Sophie Gregoire-Trudeau, The Role of the Spouse of the Prime Minister, and Women’s Unpaid Work

Everyone knows the saying “it takes a village to raise a child” and Justin Trudeau and his wife, Sophie Gregoire-Trideau, happen to have three. Whereas most would agree that a working parent should ask for help when they feel overwhelmed or are in over their head, some Canadians are getting a little nasty with the internet memes of Sophie Gregoire-Trideau’s request for more administrative help to perform her duties as the Prime Minister’s wife.

Very few things make me more annoyed than when someone goes after a politician’s unelected spouse.

My lame attempt at graphic creation.
My lame attempt at graphic creation.

Although the spouse of the Prime Minister of Canada has no official role, she is unofficially expected to be a stay-at-home mom (read: travelling politician’s wife and mother), to work on projects with her husband’s office, and to serve as spokeswoman for numerous charities.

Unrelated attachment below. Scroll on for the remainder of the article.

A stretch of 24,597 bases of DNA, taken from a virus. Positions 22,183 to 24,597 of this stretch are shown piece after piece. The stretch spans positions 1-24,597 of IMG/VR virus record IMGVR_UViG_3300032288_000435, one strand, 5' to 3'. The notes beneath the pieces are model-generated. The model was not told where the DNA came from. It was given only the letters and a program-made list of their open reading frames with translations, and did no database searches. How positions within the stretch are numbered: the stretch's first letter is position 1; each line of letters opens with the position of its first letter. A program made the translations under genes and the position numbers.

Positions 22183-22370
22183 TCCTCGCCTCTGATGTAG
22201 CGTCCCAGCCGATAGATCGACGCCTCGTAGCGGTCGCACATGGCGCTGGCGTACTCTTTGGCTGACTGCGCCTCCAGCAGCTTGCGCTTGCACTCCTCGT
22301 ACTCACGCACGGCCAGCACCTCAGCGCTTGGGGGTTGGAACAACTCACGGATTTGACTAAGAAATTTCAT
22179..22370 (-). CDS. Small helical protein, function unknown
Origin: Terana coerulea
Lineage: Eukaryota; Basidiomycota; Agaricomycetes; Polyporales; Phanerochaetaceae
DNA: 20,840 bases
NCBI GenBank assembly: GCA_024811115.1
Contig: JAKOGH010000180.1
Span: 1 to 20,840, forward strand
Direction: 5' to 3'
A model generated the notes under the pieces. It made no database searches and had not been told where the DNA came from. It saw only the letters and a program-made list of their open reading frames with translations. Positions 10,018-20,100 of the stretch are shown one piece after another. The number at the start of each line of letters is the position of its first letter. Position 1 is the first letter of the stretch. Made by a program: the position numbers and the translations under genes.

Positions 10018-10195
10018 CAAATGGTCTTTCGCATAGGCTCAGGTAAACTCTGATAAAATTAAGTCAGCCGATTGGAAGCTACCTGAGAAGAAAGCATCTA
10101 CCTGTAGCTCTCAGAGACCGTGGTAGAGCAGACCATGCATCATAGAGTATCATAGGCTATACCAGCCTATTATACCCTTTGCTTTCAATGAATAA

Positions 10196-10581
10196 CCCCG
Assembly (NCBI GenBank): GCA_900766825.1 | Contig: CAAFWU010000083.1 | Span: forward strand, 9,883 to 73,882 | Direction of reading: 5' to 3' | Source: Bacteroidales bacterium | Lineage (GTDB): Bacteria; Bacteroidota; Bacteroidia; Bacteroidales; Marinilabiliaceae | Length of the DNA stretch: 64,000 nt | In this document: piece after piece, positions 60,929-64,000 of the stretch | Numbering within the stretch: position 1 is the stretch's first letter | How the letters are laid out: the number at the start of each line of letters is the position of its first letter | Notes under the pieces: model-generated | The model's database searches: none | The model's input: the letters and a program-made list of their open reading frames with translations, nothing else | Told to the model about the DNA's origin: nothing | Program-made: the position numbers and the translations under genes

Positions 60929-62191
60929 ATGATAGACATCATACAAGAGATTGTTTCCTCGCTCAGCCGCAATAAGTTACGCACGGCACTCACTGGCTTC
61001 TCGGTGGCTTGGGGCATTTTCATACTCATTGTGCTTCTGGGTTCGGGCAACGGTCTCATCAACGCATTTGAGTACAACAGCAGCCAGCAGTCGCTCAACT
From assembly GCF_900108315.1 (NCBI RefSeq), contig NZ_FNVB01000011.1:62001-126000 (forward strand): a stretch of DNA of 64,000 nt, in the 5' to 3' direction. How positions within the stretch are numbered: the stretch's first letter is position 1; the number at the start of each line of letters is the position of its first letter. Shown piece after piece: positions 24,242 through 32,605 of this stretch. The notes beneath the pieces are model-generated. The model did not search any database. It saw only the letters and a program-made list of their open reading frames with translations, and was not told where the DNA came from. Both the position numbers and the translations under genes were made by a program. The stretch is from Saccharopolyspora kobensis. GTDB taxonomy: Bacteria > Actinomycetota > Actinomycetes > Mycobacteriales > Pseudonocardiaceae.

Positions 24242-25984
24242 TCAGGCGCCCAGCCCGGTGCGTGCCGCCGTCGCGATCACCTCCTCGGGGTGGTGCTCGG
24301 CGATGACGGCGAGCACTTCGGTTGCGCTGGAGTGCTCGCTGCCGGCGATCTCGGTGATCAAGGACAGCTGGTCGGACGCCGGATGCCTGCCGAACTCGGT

Ms. Gregoire-Trideau’s request for administrative staff is reasonable.
But I am a silver-lining sort of girl so let’s take this opportunity to talk about a very important issue: women’s unpaid work and the extent it is valued by society.

Women still perform a majority of the unpaid work in the home and that isn’t valued.

How does this apply to the role of the Prime Minister’s spouse? In Canada, the Prime Minister’s spouse does not have an official role, or an official title.
But for the sake of women’s unpaid work, something here has to change.

Social Media Hashtags about Sophie Gregoire-Trudeau's request for more help

Officially or not, or like it or not, Ms. Trudeau DOES represent Canada on the national stage.

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